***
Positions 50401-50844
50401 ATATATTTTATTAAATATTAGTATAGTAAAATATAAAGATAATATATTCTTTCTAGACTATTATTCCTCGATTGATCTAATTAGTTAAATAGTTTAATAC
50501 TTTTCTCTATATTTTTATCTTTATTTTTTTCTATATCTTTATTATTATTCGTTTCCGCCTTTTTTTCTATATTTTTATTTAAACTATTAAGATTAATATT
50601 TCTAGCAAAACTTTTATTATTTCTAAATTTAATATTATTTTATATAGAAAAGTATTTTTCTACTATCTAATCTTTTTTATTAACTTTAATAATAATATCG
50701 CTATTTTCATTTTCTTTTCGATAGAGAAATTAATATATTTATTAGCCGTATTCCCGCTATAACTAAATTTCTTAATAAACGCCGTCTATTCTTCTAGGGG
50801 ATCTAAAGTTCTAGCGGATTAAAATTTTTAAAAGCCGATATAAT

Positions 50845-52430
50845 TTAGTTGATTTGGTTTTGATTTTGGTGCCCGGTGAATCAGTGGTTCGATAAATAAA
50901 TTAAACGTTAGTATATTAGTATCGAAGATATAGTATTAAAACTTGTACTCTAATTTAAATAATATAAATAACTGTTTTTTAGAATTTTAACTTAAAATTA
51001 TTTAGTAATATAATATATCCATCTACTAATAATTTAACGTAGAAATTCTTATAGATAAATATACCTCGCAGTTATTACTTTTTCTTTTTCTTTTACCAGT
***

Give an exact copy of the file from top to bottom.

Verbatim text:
Positions 50401-50844
50401 ATATATTTTATTAAATATTAGTATAGTAAAATATAAAGATAATATATTCTTTCTAGACTATTATTCCTCGATTGATCTAATTAGTTAAATAGTTTAATAC
50501 TTTTCTCTATATTTTTATCTTTATTTTTTTCTATATCTTTATTATTATTCGTTTCCGCCTTTTTTTCTATATTTTTATTTAAACTATTAAGATTAATATT
50601 TCTAGCAAAACTTTTATTATTTCTAAATTTAATATTATTTTATATAGAAAAGTATTTTTCTACTATCTAATCTTTTTTATTAACTTTAATAATAATATCG
50701 CTATTTTCATTTTCTTTTCGATAGAGAAATTAATATATTTATTAGCCGTATTCCCGCTATAACTAAATTTCTTAATAAACGCCGTCTATTCTTCTAGGGG
50801 ATCTAAAGTTCTAGCGGATTAAAATTTTTAAAAGCCGATATAAT

Positions 50845-52430
50845 TTAGTTGATTTGGTTTTGATTTTGGTGCCCGGTGAATCAGTGGTTCGATAAATAAA
50901 TTAAACGTTAGTATATTAGTATCGAAGATATAGTATTAAAACTTGTACTCTAATTTAAATAATATAAATAACTGTTTTTTAGAATTTTAACTTAAAATTA
51001 TTTAGTAATATAATATATCCATCTACTAATAATTTAACGTAGAAATTCTTATAGATAAATATACCTCGCAGTTATTACTTTTTCTTTTTCTTTTACCAGT